Recently a drywall installing robot was introduced to housing. That robot is one of many that is in development stages and will change the face of home building in the future. This new group, Hive, focuses on building the intelligence that those robots will run on.
One of the worst-kept secrets in Silicon Valley is that it takes a whole lot of human labor to make artificial intelligence...intelligent.
The best example: When Google's reCAPTCHA pages ask you to identify street signs or storefronts in photos before you can log in, you're proving you're not a robot, sure. You're also providing valuable, human insight into what a street sign looks like, which is extremely useful data when you're trying to train a self-driving car, or a smart security camera. The whole concept was memorably lampooned in an episode last year of HBO's "Silicon Valley."
Enter Hive, a Silicon Valley-based startup that's embracing this human element to provide AI-powered image recognition that's "orders of magnitude better than Google," as cofounder Kevin Guo puts it. Guo's cofounder Dmitriy Karpman actually dropped out of a prestigious PhD program at Stanford University to make Hive a reality; Guo got his Masters degree there before entering the tech industry.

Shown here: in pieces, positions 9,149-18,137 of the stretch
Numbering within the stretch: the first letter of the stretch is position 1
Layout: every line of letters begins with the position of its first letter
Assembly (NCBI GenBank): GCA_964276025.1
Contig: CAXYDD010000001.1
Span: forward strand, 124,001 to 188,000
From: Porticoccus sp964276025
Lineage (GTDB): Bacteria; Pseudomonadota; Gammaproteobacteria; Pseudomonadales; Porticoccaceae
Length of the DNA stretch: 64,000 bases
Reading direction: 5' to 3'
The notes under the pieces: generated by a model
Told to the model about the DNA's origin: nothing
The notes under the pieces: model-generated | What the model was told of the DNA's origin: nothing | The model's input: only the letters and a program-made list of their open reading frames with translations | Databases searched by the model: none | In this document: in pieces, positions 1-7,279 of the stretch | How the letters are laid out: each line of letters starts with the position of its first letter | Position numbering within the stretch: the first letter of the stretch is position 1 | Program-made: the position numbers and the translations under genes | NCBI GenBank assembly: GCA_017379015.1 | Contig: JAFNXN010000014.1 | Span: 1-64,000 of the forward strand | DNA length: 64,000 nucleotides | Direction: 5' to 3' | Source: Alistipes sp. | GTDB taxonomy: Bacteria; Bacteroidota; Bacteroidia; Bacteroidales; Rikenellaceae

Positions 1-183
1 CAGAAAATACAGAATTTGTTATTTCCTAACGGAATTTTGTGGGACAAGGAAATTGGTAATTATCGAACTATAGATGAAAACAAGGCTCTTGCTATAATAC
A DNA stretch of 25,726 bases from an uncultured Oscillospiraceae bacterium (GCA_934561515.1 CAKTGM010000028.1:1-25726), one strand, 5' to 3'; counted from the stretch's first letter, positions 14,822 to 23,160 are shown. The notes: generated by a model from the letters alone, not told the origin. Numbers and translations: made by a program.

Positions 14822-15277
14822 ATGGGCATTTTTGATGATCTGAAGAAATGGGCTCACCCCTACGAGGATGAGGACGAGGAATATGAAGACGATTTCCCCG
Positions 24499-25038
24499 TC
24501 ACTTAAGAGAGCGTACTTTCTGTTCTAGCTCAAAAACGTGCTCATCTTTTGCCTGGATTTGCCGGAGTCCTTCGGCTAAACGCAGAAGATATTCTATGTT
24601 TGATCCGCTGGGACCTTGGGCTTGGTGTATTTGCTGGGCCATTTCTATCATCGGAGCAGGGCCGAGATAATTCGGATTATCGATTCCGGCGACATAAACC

The secret of Hive, says Guo, is that it's turned training an AI into a kind of game — one with real cash prizes. Over 600,000 people have signed up for Hive Work, a smartphone app and website, to help train its AI systems. Hive Work asks users to do things like categorize images (a photo of a car might fall under "automobile" and "transport"), or to transcribe a short snipped of audio, or, like Google reCAPTCHA, to identify all the birds in a photo.
The money isn't much, Guo acknowledges, but it adds up to "tens of dollars" pretty quickly, and it's easy enough that you can "play" from your phone while you're on your commute. And, hey, money is money.
"What's the alternative? Playing Candy Crush Saga and losing money," jokes Guo.
The collected human insight is used to train up AI systems for customers like NASCAR, which uses the Hive Data product to track how often and how long a corporate logo is displayed on screen during a race, which is information that advertisers love having, says Guo. Hive also has other AI products, including Hive Predict, an AI-powered tool for helping companies use their data to spot patterns.Read More